Les Leopold.

Paperback: Chelsea Green, 2009.
Buy now: [ Amazon ]

Rich: The Rise and Fall of American Wealth Culture.
Larry Samuel.

Hardback: AMACOM, 2009.
Buy now: [ Amazon ]


The Seven Faith Tribes:
Who They Are, What They Believe and Why They Matter
.
George Barna.

Hardback: Barna Books, 2009.
Buy now: [ ChristianBook.com ]

Those of you who have listened to William Cavanaugh’s insightful telling of the story of the recent financial collapse will find a similar story told in more detail in Les Leopold’s The Looting of America: How Wall Street’s Game of Fantasy Finance Destroyed Our Jobs, Pensions and Prosperity and What We Can Do About It.  Leopold deftly weaves the tale of how corporate financiers created products such as Collateralized Debt Obligations (CDO’s) and Credit Default Swaps (CDS’s) to artificially generate profit for themselves and set the nation’s (and the world’s) economy on a crash-course.  Leopold’s critique of the financial system here is excellent, but he is repeatedly unwilling to critique the widespread greed and unsustainable expectations for profit held by investing individuals and organizations.  He concludes the book with two chapters of “proposals Wall Street won’t like,” which are rooted in a much more sensible economics and leave the reader with much to ponder.

I found Larry Samuel’s new book Rich: The Rise and Fall of American Wealth Culture to be a disturbing complement to Leopold’s work.  Samuel traces the history of America’s über-rich class (which he notes is the “first mass-affluent class in history”) over the course of the twentieth century.  Samuel’s work is fascinating as a cultural history, but it also illuminates – albeit without much reflection – the ubiquitous American desire to enter into this elite class of the richest, a reality that Leopold seemingly wants to avoid discussing.  One of the most intriguing themes in Rich is Samuel’s exploration of how the wealthiest class reconciled their fortunes with Christian faith.  Essential to this justification was the concept of “stewardship,” and the story that Samuel narrates here resonates nicely with Kelly Johnson’s critiques of stewardship in her recent book Fear of Beggars (Eerdmans 2007).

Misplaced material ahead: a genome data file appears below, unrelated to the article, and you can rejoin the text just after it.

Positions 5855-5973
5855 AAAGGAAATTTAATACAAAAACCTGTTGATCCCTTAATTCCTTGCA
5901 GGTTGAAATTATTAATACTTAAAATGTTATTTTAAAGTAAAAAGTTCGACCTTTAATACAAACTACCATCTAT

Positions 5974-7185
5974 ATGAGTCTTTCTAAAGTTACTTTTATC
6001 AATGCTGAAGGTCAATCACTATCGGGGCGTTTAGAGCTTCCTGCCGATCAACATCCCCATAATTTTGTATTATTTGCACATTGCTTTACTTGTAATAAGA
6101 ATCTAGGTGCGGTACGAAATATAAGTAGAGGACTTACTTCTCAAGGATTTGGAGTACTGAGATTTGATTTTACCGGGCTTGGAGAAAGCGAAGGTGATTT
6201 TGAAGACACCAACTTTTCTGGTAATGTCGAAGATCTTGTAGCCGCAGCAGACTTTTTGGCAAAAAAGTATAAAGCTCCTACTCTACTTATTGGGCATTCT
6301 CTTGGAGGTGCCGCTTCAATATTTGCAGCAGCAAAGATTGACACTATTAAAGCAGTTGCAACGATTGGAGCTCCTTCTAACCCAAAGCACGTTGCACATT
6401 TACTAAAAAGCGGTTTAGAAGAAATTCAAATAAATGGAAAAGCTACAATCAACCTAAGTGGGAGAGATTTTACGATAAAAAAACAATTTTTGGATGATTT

And now for something completely different…

George Barna’s recent book The Seven Faith Tribes: Who They Are, What They Believe and Why They Matter tackles, in the typical demographic fashion on which we have come to expect from the Barna brand, a religious and political assessment of the broader American culture.  The book, premised on the question “What will it take to restore our country to greatness?” is lacking in serious reflection on – e.g., on questions like what is “greatness” and why should the United States aspire to it and at what cost?  The nationalism that undergirds Barna’s work might work well for selling books especially in a time of apparent national crisis, but it does little to nurture (and arguably is at odds with) the trans-national Kingdom of God that has been secured in the death and resurrection of Jesus and is now breaking into and transforming the world.